80% of women suffer from this during pregnancy. What can be done?

Eighty percent of women suffer from this problem in pregnancy. What treatments are available?

A pregnant woman sits on a bed holding her belly. (photo credit: CALLAGHAN O'HARE/REUTERS)
A pregnant woman sits on a bed holding her belly.

Almost all pregnant women will suffer from nausea at one point or another during the first trimester. These are the dietary changes and  medications which will provide relief.

Nausea is one of the first signs of pregnancy. In fact, almost all pregnant women suffer from nausea with varying degrees of severity. For most, nausea will be mild and won’t affect their daily routine. Many women are able to get through this period of nausea without needing medical intervention. However, there are cases where the nausea is severe and the women suffering from it can’t continue to lead their lives as usual. Some women can’t function and in extreme cases need medical treatment and hospitalization.

Why do pregnant women suffer from nausea?

Nausea will most often appear with the onset of pregnancy and subside towards the end of the first trimester (around weeks 13-14). The world of science and medicine can’t find the exact reasons for the onset of nausea but studies link the sharp rise of hormones secreted from the development of the placenta to the bloodstream as a cause. These hormones, in a way, wake up the brain’s signals for nausea. As proof, look at twin pregnancies where many women feel even more nauseous than those carrying one fetus.

What can be done to relieve nausea?

Regular check-ups allow for early detection of health problems during pregnancy. Follow-ups in pregnancy are important for both the pregnant woman and the fetus so it starts early, at seven weeks gestation. Part of the follow-up includes nutritional assessment, examination of the degree of vomiting, review of background diseases and other factors. Assuming the pregnancy is normal, every woman should be attentive to her body.

There are many tips on how to alleviate nausea, like eating small meals during the day, eating carbs in the morning, and avoiding or reducing eating fried and high-fat foods and spices. In addition, there are women who claim that a piece of lemon or a slice of ginger can relieve nausea. It’s highly recommended for any pregnant woman to experiment and find the things that help her handle nausea.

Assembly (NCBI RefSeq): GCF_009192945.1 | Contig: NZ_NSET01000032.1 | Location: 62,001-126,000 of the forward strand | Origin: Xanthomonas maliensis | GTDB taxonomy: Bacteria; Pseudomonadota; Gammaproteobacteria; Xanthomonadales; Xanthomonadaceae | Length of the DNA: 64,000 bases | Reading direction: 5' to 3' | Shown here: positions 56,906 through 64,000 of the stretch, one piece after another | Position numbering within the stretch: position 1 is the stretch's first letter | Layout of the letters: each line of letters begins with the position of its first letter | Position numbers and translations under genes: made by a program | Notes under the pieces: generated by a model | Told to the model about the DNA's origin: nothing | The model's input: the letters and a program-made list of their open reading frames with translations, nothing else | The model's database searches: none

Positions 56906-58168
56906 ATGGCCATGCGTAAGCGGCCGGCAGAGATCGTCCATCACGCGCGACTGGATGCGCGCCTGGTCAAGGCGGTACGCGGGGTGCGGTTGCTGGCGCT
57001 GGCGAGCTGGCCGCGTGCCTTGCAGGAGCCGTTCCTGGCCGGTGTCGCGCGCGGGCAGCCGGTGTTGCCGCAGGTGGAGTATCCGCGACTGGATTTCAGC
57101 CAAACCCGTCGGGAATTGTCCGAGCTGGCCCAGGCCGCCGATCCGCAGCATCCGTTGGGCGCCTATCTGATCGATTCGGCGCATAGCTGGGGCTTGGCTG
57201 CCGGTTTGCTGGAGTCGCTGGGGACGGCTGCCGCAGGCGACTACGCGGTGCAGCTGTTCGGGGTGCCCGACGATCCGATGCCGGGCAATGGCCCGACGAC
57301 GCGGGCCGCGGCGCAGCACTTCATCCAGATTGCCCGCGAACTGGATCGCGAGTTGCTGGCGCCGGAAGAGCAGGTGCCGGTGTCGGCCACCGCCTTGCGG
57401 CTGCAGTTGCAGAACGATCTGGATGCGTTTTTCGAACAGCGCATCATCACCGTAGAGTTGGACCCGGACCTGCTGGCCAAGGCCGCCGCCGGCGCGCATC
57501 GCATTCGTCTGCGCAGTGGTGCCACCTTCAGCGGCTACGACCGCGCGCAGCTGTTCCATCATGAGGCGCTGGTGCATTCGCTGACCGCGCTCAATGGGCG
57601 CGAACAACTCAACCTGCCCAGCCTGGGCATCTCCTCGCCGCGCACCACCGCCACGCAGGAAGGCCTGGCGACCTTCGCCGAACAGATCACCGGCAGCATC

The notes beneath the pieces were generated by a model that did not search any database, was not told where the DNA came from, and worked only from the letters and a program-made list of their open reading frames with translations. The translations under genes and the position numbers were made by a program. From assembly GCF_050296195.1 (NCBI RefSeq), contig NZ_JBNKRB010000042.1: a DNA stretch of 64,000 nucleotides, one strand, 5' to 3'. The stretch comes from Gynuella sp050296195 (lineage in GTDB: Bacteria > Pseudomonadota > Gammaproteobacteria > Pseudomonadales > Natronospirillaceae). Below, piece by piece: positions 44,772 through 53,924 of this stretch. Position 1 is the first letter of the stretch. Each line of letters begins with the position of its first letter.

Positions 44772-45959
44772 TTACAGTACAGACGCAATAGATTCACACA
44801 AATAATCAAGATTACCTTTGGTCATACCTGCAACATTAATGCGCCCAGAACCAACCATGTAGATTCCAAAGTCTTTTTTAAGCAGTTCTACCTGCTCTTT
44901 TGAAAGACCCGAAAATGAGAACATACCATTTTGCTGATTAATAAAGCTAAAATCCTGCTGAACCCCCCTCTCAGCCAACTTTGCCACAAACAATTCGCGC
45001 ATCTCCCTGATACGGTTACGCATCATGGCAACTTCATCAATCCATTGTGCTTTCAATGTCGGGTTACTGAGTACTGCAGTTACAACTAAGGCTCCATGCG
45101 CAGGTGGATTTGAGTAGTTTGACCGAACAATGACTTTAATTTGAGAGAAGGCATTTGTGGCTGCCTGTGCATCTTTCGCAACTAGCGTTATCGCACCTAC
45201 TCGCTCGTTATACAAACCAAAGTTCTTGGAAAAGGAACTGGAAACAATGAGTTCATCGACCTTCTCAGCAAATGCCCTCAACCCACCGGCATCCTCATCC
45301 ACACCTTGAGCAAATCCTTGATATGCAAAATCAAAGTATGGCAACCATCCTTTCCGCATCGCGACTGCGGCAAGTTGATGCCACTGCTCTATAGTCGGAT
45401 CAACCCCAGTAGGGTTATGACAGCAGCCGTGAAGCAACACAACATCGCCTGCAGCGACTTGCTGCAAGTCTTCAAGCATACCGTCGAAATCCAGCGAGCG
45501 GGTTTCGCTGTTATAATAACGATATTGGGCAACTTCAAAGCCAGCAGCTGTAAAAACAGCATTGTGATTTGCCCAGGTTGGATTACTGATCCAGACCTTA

When should you see a doctor?

The severity of nausea in pregnancy varies from woman to woman, and endurance and the ability to maintain a routine under nausea are also individual. Pay attention to your body and see if you can keep up your routine. However, if you vomit more than four times a day and can’t drink enough, which may cause dehydration, go to your doctor. You might be treated with an IV infusion of fluids with salts to treat dehydration and balance deficiencies created by vomiting. In unusually severe cases, you’ll receive IV nourishment if you can’t eat and keep food down.

What treatments are available?

If you’re really uncomfortable, try changing some eating habits and see if this alleviates the nausea. Also, there are medications for nausea which are used for a range of illnesses such as Pramin and Zofran, and specific medications for pregnancy like Diclectin which has been known for years to be safe for use in pregnancy with almost no side effects.

Recently, Diclectin has been reformulated and is now known as Bonjesta. It uses the same pharmacological ingredients as Diclectin so despite being new, it’s safe for use during pregnancy. The only change is how the active ingredient is released. It’s now structured so that the substance released while taking the pill will provide immediate relief for dealing with the nausea, and will slowly continue to disperse so that its effect will be for a longer period of time. In fact, Bonjesta allows for relief of nausea throughout most of the day and night.

The author is the chairwoman and director of the Obstetrics and Gynecology Division at Meir Medical Center, Kfar Saba and is on the board of the Israeli Society for Maternal-Fetal Medicine.